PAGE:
Create a challenge gift: That’s number eight in our series of tips on how to remain a philanthropic priority in the economic recovery.
Challenge gifts can come from individual donors, foundations, businesses, or even your collective board. It doesn’t have to be huge, although those can work well too. When the Virginia Living Museum was offered $6 million by a donor if it could raise $3 miilion, not only did they make a concerted, public effort to raise the money, but the resulting media coverage as the deadline approached shot their visibility way up.
Smaller challenge gifts, perhaps to fund a new program or retain one that may be cut because of a grant reduction, can help you connect with new donors, re-engage former donors, and inject excitement into your development program. In looking at their giving now as an investment in a nonprofit, philanthropists like challenge gifts because they motivate board members and development staff to get out and expand their donor base for long-term sustainability. Even a challenge as small as $10,000 can move donors to step up who might be thinking of pulling back.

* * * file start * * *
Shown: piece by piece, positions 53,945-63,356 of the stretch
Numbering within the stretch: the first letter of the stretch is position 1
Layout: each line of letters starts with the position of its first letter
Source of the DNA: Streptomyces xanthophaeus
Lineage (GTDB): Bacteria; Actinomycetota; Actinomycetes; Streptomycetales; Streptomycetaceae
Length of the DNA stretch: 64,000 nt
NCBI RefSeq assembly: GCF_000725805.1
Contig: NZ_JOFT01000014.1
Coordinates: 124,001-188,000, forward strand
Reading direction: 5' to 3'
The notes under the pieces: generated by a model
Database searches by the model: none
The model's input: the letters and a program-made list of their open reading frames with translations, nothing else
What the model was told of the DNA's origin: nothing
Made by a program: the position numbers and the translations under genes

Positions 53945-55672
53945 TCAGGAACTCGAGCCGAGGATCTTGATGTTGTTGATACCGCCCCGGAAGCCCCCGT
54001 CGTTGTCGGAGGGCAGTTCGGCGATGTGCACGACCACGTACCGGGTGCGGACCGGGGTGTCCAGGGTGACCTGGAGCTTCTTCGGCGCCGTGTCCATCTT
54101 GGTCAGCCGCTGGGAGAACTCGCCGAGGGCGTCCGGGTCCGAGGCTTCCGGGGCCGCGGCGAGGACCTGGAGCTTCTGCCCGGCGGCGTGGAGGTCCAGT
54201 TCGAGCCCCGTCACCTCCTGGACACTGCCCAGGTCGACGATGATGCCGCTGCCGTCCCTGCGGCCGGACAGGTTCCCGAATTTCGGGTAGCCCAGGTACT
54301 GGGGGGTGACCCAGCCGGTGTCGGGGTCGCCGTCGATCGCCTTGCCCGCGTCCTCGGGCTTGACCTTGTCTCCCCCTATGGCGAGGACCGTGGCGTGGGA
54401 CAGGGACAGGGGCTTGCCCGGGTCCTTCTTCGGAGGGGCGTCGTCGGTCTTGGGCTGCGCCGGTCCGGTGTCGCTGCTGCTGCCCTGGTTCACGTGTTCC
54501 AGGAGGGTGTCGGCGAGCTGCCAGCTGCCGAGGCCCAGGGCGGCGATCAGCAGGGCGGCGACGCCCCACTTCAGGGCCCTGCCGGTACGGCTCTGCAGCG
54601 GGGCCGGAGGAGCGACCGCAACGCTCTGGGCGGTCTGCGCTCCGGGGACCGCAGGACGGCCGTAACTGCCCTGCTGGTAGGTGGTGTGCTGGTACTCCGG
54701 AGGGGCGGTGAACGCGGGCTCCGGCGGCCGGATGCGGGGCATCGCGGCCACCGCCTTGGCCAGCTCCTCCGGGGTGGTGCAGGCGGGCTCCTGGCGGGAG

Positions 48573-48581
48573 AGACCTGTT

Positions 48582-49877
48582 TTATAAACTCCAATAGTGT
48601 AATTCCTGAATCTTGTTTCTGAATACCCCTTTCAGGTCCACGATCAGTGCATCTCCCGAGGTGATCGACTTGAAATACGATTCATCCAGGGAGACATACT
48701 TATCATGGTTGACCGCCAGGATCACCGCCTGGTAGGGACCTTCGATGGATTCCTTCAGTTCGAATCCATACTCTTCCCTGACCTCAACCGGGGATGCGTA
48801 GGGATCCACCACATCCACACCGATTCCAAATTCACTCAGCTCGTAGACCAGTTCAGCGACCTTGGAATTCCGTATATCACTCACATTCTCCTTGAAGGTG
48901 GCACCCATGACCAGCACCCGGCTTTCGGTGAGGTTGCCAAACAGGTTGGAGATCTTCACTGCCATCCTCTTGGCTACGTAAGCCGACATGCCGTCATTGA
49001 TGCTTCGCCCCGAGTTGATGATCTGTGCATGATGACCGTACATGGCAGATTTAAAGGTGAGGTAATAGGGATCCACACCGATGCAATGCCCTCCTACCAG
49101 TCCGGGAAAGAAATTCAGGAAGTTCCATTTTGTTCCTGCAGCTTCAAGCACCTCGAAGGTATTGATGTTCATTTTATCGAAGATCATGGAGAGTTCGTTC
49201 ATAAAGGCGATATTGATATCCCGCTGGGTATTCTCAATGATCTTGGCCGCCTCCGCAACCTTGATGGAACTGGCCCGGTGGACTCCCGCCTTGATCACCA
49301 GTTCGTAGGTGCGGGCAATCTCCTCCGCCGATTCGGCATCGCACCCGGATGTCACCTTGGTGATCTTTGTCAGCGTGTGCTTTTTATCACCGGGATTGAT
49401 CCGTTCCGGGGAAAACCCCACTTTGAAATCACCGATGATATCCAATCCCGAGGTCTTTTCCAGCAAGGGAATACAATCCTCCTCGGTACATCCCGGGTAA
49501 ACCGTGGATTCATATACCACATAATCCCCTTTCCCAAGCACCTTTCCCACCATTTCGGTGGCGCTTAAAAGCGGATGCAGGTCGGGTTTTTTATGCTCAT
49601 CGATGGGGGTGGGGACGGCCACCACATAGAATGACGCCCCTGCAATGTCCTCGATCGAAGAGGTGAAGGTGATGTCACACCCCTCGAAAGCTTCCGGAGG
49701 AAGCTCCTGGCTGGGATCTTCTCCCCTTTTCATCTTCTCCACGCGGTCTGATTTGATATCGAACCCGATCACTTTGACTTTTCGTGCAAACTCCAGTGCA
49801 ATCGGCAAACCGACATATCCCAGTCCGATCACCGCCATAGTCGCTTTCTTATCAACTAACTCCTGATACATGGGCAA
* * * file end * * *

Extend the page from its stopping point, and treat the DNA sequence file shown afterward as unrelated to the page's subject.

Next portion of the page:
And make sure it’s a real challenge gift. Sometimes a nonprofit and donor will arrange to label a contribution a “challenge gift,” even if the donor will make the gift regardless of whether the challenge amount is raised. But that’s like crying wolf. If the amount isn’t raised and the gift still comes in, the next time you announce a challenge gift, what do you think the reaction will be?